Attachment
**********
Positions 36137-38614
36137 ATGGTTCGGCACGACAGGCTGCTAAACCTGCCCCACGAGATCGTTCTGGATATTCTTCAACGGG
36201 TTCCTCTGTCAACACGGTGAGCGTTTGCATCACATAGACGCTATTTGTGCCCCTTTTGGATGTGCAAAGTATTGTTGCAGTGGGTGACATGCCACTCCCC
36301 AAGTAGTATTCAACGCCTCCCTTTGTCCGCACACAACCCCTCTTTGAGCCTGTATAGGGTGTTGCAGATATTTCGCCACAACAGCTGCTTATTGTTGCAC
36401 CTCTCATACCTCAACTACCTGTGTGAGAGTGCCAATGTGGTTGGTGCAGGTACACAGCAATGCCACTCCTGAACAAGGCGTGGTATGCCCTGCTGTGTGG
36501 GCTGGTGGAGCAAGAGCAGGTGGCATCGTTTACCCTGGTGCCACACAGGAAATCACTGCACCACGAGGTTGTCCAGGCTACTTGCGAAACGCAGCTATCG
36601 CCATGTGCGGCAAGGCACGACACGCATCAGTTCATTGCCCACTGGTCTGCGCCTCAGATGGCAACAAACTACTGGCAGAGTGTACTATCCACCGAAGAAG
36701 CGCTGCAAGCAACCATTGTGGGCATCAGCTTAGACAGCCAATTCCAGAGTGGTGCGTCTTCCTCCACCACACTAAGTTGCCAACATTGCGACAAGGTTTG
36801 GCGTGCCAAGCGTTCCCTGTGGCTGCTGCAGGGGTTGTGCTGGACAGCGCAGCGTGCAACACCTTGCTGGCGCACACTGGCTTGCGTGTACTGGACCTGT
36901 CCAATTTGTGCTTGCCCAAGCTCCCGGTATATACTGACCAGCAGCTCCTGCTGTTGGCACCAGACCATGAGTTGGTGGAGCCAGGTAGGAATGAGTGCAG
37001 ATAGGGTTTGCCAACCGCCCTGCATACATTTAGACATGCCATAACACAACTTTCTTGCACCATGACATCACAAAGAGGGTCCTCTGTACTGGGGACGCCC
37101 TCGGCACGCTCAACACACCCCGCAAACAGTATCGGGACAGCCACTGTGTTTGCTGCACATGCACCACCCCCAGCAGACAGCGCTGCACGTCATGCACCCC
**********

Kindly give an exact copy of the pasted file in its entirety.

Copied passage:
Positions 36137-38614
36137 ATGGTTCGGCACGACAGGCTGCTAAACCTGCCCCACGAGATCGTTCTGGATATTCTTCAACGGG
36201 TTCCTCTGTCAACACGGTGAGCGTTTGCATCACATAGACGCTATTTGTGCCCCTTTTGGATGTGCAAAGTATTGTTGCAGTGGGTGACATGCCACTCCCC
36301 AAGTAGTATTCAACGCCTCCCTTTGTCCGCACACAACCCCTCTTTGAGCCTGTATAGGGTGTTGCAGATATTTCGCCACAACAGCTGCTTATTGTTGCAC
36401 CTCTCATACCTCAACTACCTGTGTGAGAGTGCCAATGTGGTTGGTGCAGGTACACAGCAATGCCACTCCTGAACAAGGCGTGGTATGCCCTGCTGTGTGG
36501 GCTGGTGGAGCAAGAGCAGGTGGCATCGTTTACCCTGGTGCCACACAGGAAATCACTGCACCACGAGGTTGTCCAGGCTACTTGCGAAACGCAGCTATCG
36601 CCATGTGCGGCAAGGCACGACACGCATCAGTTCATTGCCCACTGGTCTGCGCCTCAGATGGCAACAAACTACTGGCAGAGTGTACTATCCACCGAAGAAG
36701 CGCTGCAAGCAACCATTGTGGGCATCAGCTTAGACAGCCAATTCCAGAGTGGTGCGTCTTCCTCCACCACACTAAGTTGCCAACATTGCGACAAGGTTTG
36801 GCGTGCCAAGCGTTCCCTGTGGCTGCTGCAGGGGTTGTGCTGGACAGCGCAGCGTGCAACACCTTGCTGGCGCACACTGGCTTGCGTGTACTGGACCTGT
36901 CCAATTTGTGCTTGCCCAAGCTCCCGGTATATACTGACCAGCAGCTCCTGCTGTTGGCACCAGACCATGAGTTGGTGGAGCCAGGTAGGAATGAGTGCAG
37001 ATAGGGTTTGCCAACCGCCCTGCATACATTTAGACATGCCATAACACAACTTTCTTGCACCATGACATCACAAAGAGGGTCCTCTGTACTGGGGACGCCC
37101 TCGGCACGCTCAACACACCCCGCAAACAGTATCGGGACAGCCACTGTGTTTGCTGCACATGCACCACCCCCAGCAGACAGCGCTGCACGTCATGCACCCC